Revisionary Road 2011 – Film

We change so much every year, and just as our opinions change on friends, teams and politicians, so do our opinions on pop culture. That’s why, since 2008, I’ve revised my previous year’s top 10 lists. Before we get to the best of what 2012 had to offer, let’s take a look at the best of 2011, with an extra year to mull it all over. In parentheses you’ll notice how much that album has moved from its place last year.

Falling off: The Muppets and Win-Win
The Muppets is a pure delight, but not in the same league as the rest of this list. Win-Win just barely misses the cut in favor of the unique vision of my #10 pick.

10. Marwencol (NEW)
A frustrating but fascinating documentary, Marwencol tells the story of brain-damaged Mark Hogancamp, who acclimates himself back into the world—while simultaneously closing himself off to it—through his detailed scale models of WWII scenes. I wish it would have gone a little farther with its exploration of how the healthcare system fails the mentally ill, but this is still an engrossing documentary, the likes of which you’ve never seen before.

9. Tabloid (↓2)
Though “The Case of the Manacled Mormon” doesn’t carry as much weight as the previous documentary, I can’t dock Errol Morris’s non-fiction account of his subject’s likely fictional life story. Joyce McKinney is one of the most original characters in film, and she just so happens to be real. Documentaries aren’t supposed to be this entertaining, but a master like Morris has an eye for the fascinating and truthful.

8. Rango (↓3)
The best Western of 2011 happened to star a chameleon and was essentially a dusty re-telling of Chinatown. It’s also the best animated film of the year by quite a distance.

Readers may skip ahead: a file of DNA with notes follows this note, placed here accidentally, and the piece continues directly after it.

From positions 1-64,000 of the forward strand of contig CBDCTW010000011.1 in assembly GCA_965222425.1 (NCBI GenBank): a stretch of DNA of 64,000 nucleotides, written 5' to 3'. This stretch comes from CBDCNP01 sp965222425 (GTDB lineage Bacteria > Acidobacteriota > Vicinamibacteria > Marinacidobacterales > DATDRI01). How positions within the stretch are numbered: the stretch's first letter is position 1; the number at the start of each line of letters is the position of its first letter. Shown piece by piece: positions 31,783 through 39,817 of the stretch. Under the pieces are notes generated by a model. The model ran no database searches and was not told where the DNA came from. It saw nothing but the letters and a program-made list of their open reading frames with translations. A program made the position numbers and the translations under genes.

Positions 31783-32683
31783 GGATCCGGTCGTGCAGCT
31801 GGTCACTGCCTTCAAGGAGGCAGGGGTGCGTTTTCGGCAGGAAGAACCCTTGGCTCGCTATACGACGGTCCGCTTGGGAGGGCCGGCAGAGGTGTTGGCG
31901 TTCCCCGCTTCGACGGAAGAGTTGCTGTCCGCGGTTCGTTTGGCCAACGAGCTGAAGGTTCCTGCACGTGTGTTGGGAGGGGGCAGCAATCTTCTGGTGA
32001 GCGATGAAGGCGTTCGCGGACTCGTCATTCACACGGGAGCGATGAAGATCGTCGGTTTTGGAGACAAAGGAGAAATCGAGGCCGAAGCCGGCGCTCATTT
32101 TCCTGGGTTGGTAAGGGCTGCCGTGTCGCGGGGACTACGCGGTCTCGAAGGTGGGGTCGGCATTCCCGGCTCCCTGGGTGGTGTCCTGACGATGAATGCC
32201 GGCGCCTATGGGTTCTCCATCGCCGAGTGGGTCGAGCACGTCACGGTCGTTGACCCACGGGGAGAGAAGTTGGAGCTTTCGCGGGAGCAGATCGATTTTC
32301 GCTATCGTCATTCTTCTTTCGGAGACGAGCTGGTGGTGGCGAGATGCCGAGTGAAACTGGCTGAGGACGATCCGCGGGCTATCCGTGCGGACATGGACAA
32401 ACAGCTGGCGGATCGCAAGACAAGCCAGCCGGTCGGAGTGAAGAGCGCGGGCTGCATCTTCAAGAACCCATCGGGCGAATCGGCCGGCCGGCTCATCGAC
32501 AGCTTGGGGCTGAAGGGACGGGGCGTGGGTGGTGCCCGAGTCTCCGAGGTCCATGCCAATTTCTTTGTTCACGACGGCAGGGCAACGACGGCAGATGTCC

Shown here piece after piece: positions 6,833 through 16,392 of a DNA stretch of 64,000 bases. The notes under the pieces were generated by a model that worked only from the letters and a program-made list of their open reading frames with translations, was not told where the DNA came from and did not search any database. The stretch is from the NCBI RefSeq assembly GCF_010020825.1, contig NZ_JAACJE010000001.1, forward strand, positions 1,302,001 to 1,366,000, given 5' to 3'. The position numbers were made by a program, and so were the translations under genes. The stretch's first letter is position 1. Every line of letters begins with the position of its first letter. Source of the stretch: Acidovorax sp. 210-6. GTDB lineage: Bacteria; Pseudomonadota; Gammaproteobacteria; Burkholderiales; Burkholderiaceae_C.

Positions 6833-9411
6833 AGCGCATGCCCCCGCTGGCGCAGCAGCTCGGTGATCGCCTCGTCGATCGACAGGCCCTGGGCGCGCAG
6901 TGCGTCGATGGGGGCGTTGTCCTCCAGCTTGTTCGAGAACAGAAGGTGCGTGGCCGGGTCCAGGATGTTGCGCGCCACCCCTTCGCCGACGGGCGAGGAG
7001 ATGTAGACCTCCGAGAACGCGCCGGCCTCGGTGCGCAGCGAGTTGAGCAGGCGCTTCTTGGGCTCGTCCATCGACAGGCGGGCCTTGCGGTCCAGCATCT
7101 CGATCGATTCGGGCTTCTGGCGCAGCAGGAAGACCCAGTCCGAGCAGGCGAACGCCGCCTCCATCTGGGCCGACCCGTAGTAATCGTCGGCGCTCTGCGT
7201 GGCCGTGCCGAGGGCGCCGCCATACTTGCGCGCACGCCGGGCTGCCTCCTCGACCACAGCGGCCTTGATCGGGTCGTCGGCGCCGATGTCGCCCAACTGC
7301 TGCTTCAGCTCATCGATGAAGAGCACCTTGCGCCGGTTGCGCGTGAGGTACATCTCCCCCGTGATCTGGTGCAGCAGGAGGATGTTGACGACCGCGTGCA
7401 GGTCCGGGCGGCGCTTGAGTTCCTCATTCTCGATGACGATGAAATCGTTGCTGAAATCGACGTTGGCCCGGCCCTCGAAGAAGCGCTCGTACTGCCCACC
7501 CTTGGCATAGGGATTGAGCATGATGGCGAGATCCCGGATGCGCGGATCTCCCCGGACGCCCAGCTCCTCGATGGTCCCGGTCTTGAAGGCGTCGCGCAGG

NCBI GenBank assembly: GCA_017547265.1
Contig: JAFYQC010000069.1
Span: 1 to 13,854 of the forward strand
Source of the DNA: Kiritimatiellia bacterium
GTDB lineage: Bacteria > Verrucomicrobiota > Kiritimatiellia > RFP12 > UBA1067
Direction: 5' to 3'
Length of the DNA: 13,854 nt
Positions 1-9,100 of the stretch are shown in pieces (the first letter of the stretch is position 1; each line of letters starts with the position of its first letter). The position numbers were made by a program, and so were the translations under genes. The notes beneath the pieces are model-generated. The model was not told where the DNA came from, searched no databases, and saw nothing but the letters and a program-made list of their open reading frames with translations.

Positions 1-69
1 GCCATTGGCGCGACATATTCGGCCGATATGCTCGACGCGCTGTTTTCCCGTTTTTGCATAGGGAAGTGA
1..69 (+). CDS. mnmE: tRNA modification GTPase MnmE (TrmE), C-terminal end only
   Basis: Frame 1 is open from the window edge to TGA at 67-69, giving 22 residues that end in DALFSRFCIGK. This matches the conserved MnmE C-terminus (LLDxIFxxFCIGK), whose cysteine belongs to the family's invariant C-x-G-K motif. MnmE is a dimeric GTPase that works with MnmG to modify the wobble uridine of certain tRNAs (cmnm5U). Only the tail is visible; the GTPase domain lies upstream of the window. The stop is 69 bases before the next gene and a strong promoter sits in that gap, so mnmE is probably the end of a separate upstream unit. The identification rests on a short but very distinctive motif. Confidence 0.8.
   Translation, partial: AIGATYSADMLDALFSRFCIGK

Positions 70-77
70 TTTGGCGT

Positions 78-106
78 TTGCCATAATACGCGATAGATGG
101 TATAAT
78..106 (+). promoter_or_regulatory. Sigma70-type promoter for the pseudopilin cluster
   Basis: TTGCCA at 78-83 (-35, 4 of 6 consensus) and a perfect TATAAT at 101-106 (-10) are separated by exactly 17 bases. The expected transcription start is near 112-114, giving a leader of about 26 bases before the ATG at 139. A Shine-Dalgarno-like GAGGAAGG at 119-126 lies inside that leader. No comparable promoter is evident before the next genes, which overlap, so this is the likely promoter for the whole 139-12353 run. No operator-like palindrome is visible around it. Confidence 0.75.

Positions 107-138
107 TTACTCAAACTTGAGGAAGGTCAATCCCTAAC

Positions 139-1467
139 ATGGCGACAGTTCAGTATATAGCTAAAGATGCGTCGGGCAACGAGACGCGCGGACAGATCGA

7. Young Adult (↑1)
How this movie completely missed out at the Oscars, I’ll never understand. Perhaps because it was so unpleasant. Whatever the reason, they missed out on honoring one of the most original and uncompromising movies of the year, featuring two of the year’s best performances: Charlize Theron and the invaluable Patton Oswalt.

6. Beginners (↔) and 50/50 (↓4)
Tying these two cancer comedies might be cheating, but they’re both essential. Christopher Plummer rightly won the Oscar as Ewan McGregor’s dad in the former. He’s so great, in fact, that the award doesn’t feel like just a lifetime achievement award. The movie he’s in is a charmer, too. On the more caustic side of things, the witty 50/50 is a movie that’s exact for 20-somethings, yet avoids the ennui and more narcissistic trappings of films aimed at my age group.

5. Midnight in Paris (NEW)
Keith Phipps once said the two most powerful forces on earth are sex and nostalgia. Owen Wilson (actually doing great work here) learns just how powerful in Woody Allen’s best movie in quite some time. This is a movie that’s simply enchanting and beautiful and quite hilarious to boot.

4. Mission: Impossible – Ghost Protocol (↔)
Hollywood has yet to top this sequel for pure spy thrills. That’s entertainment.

3. Drive (↔)
Nicolas Winding Refn’s thriller loses some of its luster on subsequent viewings, but it’s still an incredible ride.

2. Hugo (NEW)
Martin Scorsese is kinda deceptive. In his adaptation of the best-selling children’s book, he sneaks in subjects like death, grief, loneliness and the early history of cinema. He also uses 3-D as an artist, not a greedy studio exec.

1. The Tree of Life (↔)
Nothing else to say about Terrence Malick’s sprawling portrait of a family bursting apart. It’s simply in a class by itself.

New honorable mentions: Crazy Stupid Love, The Girl with the Dragon Tattoo, Hanna, Terri, Tinker Tailor Soldier Spy

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